It is clear that the internal compensation mechanism of the capitalist trajectory can only be effective as long as the speed of product innovation is higher than the speed of innovation within the productive process. But within the context of the 3rd Industrial Revolution of micro-electronics, the relation is reversed and, for the first time, the rationalization and scientification of productive forces become superfluous more labor-power than they can absorb. And this is not just the case with individuals but of entire regions, countries and continents. Abstract labor, which until now had functioned as a fetishistic form of social integration, thus reveals itself to be what it always has been: an extremely violent form of social exclusion. This has been, for some time, notorious in the urbanization of Africa, a continent unable to compete in the global market and where, contrary to the history of European urbanization, hyperurbanization has occurred without corresponding job creation. In addition, for some time now the phenomenon of mass-structural unemployment has reached megacities at the center of the abstract labor world system. If we add fictitious capital-financed urbanization and the increasing maintenance costs of urban social infrastructure – unproductive from the point of view of capital and itself guaranteed by public debt – it appears that the current feeling of dread within the global capitalist urban system is justified. After the “urban explosion” of the last two centuries, many cities are running the serious risk of becoming true “powder kegs”.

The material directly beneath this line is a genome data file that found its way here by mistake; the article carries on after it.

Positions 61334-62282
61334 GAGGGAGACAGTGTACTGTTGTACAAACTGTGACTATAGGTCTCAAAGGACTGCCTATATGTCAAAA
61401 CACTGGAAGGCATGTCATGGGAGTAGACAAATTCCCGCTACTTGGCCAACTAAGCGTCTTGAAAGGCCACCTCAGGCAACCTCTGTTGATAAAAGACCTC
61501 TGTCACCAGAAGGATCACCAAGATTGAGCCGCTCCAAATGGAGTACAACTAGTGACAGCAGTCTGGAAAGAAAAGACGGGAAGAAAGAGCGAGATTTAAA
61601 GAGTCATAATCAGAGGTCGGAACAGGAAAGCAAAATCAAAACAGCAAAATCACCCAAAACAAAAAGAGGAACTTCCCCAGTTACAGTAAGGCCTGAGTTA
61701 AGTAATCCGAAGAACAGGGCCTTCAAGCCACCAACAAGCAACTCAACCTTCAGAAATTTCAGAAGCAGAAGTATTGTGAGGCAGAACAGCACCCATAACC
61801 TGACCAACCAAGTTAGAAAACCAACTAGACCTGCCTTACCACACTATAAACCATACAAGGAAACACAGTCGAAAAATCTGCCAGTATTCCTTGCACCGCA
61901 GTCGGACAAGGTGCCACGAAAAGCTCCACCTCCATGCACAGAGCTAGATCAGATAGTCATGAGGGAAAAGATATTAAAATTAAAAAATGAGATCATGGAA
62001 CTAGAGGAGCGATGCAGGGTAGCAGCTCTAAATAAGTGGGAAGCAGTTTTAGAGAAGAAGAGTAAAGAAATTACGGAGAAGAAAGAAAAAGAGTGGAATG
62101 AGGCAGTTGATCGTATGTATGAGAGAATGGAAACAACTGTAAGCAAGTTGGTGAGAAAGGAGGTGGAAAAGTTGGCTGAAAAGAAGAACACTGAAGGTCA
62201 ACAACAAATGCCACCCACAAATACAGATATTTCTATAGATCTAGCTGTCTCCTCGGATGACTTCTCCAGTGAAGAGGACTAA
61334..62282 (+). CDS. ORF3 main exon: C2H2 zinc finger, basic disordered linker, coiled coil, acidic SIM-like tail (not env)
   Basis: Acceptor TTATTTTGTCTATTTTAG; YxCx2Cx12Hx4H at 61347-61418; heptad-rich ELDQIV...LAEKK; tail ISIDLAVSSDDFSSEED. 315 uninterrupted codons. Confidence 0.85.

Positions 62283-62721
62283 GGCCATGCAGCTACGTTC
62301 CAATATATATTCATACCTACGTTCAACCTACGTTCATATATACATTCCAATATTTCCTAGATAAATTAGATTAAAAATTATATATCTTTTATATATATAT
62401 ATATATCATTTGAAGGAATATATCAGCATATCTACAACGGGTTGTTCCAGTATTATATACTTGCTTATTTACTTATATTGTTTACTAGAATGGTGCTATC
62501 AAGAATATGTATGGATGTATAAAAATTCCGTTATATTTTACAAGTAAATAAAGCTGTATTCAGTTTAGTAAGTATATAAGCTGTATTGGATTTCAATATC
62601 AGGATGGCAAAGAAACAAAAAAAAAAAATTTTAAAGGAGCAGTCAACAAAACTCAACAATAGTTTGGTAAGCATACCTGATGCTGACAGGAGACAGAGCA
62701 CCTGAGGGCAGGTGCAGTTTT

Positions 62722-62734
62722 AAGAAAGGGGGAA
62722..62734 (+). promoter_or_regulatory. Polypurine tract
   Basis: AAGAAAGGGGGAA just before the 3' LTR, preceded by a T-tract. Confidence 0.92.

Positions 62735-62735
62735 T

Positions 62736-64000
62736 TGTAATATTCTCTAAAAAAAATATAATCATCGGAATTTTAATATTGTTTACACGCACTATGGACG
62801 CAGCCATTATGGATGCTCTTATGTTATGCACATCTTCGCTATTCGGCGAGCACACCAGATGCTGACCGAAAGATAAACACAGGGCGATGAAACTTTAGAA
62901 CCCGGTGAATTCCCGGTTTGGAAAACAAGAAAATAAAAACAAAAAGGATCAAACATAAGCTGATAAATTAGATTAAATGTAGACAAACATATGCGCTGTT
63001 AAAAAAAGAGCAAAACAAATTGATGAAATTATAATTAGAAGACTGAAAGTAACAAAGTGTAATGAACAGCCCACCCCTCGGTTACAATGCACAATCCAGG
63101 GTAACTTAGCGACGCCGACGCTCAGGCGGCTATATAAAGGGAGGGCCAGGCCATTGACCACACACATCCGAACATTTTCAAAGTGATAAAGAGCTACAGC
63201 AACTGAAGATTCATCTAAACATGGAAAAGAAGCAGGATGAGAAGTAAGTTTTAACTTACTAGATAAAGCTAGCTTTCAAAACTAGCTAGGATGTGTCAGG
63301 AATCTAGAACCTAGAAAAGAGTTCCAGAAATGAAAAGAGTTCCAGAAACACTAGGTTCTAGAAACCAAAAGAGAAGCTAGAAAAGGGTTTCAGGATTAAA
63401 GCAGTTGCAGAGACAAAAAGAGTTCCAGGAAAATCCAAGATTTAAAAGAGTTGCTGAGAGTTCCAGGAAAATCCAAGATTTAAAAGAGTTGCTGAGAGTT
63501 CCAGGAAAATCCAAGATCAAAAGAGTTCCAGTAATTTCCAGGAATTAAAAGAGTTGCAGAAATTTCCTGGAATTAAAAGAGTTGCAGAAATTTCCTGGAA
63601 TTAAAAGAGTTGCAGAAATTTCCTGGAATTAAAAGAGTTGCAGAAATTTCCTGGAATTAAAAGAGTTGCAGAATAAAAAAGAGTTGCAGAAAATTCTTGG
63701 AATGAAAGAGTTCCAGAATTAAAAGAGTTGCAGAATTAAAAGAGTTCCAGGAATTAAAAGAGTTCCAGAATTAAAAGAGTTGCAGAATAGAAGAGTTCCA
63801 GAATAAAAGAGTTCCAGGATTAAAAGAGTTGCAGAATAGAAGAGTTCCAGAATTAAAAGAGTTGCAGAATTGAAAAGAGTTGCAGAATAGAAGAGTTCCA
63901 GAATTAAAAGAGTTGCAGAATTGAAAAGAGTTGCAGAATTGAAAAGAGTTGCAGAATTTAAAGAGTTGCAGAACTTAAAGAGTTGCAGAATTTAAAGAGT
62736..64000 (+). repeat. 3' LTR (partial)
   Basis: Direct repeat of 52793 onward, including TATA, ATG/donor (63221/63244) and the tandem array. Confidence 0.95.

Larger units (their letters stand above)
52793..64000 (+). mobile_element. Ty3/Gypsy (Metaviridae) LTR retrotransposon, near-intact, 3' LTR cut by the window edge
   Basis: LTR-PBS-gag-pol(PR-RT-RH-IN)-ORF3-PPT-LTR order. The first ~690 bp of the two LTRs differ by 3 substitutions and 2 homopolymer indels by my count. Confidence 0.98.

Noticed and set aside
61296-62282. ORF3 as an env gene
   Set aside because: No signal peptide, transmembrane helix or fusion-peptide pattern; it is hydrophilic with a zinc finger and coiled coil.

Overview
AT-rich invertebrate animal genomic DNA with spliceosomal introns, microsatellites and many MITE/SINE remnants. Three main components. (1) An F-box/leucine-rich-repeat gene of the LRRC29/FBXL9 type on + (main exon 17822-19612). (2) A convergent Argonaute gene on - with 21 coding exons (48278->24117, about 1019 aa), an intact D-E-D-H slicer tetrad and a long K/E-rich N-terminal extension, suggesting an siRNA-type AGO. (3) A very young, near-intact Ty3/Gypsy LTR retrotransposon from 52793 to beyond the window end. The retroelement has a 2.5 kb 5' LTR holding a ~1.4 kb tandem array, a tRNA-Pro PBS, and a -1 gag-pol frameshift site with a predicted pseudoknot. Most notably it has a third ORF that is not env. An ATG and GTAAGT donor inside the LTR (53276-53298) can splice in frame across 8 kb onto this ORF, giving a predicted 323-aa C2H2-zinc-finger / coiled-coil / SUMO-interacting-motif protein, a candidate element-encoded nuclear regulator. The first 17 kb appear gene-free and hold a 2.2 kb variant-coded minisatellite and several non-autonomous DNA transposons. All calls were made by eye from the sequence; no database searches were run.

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[1] Translation revised by Tiago Miller (tiago-miller-translations@outlook.com).

Tag(s) : #Histoire et critique de la valeur